Perhaps most telling is the timing of the ban: before almost anyone in the SEO community knew the SEO Idiot web site existed, the devastating financial blow was delivered. Swift justice? Restribution? We don’t even know the real cause. Was it the depiction of Matt’s chronic 5 o’clock shadow? Perhaps the attribution of “link juice” to Matt’s comic strip character? Is this another case of Google as the cruel Mistress, turning her back on a former lover? Whatever it was, we can be sure of the message. Don’t mess with the Google.
.
.
.
★★ Click to Share!    Digg this     Create a del.icio.us Bookmark     Add to Newsvine

Competitive Webmaster

Wonder how to be more competitive at some aspect of the web? Submit your thoughts.

SEO Secret

Not Post Secret

Click HERE



about


John Andrews is a mobile web professional and competitive search engine optimzer (SEO). He's been quietly earning top rank for websites since 1997. About John

navigation

blogroll

categories

comments policy

archives

credits

Recent Posts: ★ Cloud Storage ★ Identity Poetry for Marketers ★ PR is where the Money Is ★ Google is an Addict ★ When there are no Jobs ★ Google Stifles Innovation, starts Strangling Itself ★ Flying the SEO Helicopter ★ Penguin 2.0 Forewarning Propaganda? ★ Dedicated Class “C” IP addresses for SEO ★ New Domain Extensions (gTLDs) Could Change Everything ★ Kapost Review ★ Aaron Von Frankenstein ★ 2013 is The Year of the Proxy ★ Preparing for the Google Apocalypse ★ Rank #1 in Google for Your Name (for a fee) ★ Pseudo-Random Thoughts on Search ★ Twitter, Facebook, Google Plus, or a Blog ★ The BlueGlass Conference Opportunity ★ Google Execs Take a Break from Marissa Mayer, Lend Her to Yahoo! ★ Google SEO Guidelines ★ Reasons your Post-Penguin Link Building Sucks ★ Painful Example of Google’s Capricious Do Not Care Attitude ★ Seeing the Trees, but Missing the Forest ★ Search is a Task; Discovery is Fun ★ Why “dot everything” is a Good Idea (and ahead of its time) 

Subscribe

☆ about

John Andrews is a mobile web professional and competitive search engine optimzer (SEO). He's been quietly earning top rank for websites since 1997. About John

☆ navigation

  • John Andrews and Competitive Webmastering
  • E-mail Contact Form
  • What does Creativity have to do with SEO?
  • How to Kill Someone Else's AdSense Account: 10 Steps
  • Invitation to Twitter Followers
  • ...unrelated: another good movie "Clean" with Maggie Cheung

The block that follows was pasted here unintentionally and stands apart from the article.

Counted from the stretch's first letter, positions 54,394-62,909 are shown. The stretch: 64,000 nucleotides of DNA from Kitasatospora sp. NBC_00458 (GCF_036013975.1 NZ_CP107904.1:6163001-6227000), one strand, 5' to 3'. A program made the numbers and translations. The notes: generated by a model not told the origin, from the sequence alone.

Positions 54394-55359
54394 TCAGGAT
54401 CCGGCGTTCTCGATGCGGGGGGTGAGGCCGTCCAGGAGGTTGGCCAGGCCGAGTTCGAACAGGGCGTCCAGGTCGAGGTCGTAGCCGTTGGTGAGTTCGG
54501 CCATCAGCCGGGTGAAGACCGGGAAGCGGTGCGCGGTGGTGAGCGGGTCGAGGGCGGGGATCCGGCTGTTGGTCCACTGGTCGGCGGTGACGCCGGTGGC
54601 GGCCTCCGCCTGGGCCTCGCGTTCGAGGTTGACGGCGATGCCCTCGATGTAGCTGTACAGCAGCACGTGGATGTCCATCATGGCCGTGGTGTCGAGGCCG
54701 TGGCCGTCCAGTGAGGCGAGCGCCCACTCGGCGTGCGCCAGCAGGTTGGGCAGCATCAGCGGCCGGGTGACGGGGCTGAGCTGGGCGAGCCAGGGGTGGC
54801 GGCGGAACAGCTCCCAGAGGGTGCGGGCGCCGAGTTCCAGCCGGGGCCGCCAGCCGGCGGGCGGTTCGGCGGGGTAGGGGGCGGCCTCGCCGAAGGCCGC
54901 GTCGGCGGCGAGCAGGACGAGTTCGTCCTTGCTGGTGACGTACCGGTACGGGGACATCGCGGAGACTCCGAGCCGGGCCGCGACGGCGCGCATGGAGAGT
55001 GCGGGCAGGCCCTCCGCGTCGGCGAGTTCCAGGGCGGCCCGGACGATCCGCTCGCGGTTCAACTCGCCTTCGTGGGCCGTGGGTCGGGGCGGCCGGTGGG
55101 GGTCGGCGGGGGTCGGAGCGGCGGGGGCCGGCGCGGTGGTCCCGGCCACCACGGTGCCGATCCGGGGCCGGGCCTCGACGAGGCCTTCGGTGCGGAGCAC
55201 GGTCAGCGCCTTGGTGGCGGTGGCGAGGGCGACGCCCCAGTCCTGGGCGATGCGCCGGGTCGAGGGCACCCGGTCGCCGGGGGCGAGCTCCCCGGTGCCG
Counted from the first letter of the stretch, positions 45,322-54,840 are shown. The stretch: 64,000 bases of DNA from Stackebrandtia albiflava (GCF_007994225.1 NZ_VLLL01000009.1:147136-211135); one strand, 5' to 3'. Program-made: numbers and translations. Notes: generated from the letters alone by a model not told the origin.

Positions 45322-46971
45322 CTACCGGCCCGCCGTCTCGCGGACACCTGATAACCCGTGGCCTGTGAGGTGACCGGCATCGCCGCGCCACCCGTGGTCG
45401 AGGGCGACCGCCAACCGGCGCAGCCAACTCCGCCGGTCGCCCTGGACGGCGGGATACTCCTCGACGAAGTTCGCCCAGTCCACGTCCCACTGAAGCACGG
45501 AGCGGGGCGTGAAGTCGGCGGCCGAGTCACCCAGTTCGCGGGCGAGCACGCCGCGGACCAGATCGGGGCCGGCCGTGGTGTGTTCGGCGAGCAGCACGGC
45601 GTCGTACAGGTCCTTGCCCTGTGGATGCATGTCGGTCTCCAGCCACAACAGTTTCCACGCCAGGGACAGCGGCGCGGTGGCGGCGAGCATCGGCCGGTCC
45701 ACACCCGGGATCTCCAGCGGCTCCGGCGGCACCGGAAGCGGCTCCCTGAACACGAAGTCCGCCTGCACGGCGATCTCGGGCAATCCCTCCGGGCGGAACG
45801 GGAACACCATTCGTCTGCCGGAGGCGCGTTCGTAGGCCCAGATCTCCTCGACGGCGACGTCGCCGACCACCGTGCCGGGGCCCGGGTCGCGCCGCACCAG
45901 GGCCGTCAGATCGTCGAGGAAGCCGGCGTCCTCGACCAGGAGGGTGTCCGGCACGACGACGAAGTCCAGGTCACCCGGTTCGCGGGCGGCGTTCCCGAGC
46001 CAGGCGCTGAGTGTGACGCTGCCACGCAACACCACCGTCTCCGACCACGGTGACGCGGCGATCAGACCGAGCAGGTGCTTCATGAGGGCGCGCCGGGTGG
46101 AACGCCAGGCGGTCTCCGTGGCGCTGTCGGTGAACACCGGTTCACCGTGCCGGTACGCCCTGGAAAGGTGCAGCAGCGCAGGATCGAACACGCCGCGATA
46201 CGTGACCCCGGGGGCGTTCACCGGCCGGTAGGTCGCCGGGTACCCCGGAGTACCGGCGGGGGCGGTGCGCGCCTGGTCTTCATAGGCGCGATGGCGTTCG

• ...unrelated: My Hundred Dollar Mouse
  • Competitive Thinking
  • Free SEO for NYPHP PHP Talk Members
  • Smart People
  • Disclosure Statement
  • Google Sponsored SPAM
  • Blog Post ideas
  • X-Cart SEO: How to SEO the X Cart Shopping Cart
  • IncrediBill.blogspot.com
  • the nastiest bloke in seo
  • Seattle Domainers Conference
  • Import large file into MySQL : use SOURCE command
  • Vanetine's Day Gift Ideas: Chocolate Fragrance!
  • SEM Rush Keyword Research
  • ☆ blogroll

  • Bellingham SEO
  • Domain Name Consultant
  • Hans Cave Diving in Mexico
  • Healthcare Search Marketing
  • John Andrews
  • John Andrews SEO
  • SEMPDX Interview
  • SEO Quiz
  • SEO Trophy Phrases
  • SMX Search Marketing Expo
  • T.R.A.F.F.I.C. East 2007
  • TOR
  • ☆ categories

    Competition (39)
    Competitive Intelligence (15)
    Competitive Webmastering (544)
    Webmasters to Watch (4)
    domainers (63)
    Oprah (1)
    photography (3)
    Privacy (16)
    Public Relations (187)
    SEO (395)
    Client vs. SEO (2)
    Link Building (3)
    Search Engines vs. SEO (1)
    SEO SECRETS (11)
    SEO vs. SEO (1)
    ThreadWatch Watching (5)
    Silliness (24)
    Social Media (7)
    society (31)
    Uncategorized (23)

    ☆ archives

  • December 2013
  • October 2013
  • September 2013
  • August 2013
  • May 2013
  • April 2013
  • March 2013
  • February 2013
  • January 2013
  • November 2012
  • September 2012
  • August 2012
  • July 2012
  • June 2012
  • April 2012
  • March 2012
  • February 2012
  • January 2012
  • November 2011
  • October 2011
  • September 2011
  • July 2011
  • May 2011
  • April 2011
  • March 2011
  • January 2011
  • December 2010
  • November 2010
  • October 2010
  • September 2010
  • August 2010
  • July 2010
  • June 2010
  • May 2010
  • April 2010
  • March 2010
  • February 2010
  • January 2010
  • December 2009
  • November 2009
  • October 2009
  • September 2009
  • August 2009
  • July 2009
  • June 2009
  • May 2009
  • April 2009
  • March 2009
  • February 2009
  • January 2009
  • December 2008
  • November 2008
  • October 2008
  • September 2008
  • August 2008
  • July 2008
  • June 2008
  • May 2008
  • April 2008
  • March 2008
  • February 2008
  • January 2008
  • December 2007
  • November 2007
  • October 2007
  • September 2007
  • August 2007
  • July 2007
  • June 2007
  • May 2007
  • April 2007
  • March 2007
  • February 2007
  • January 2007
  • December 2006
  • November 2006
  • October 2006
  • September 2006
  • August 2006
  • July 2006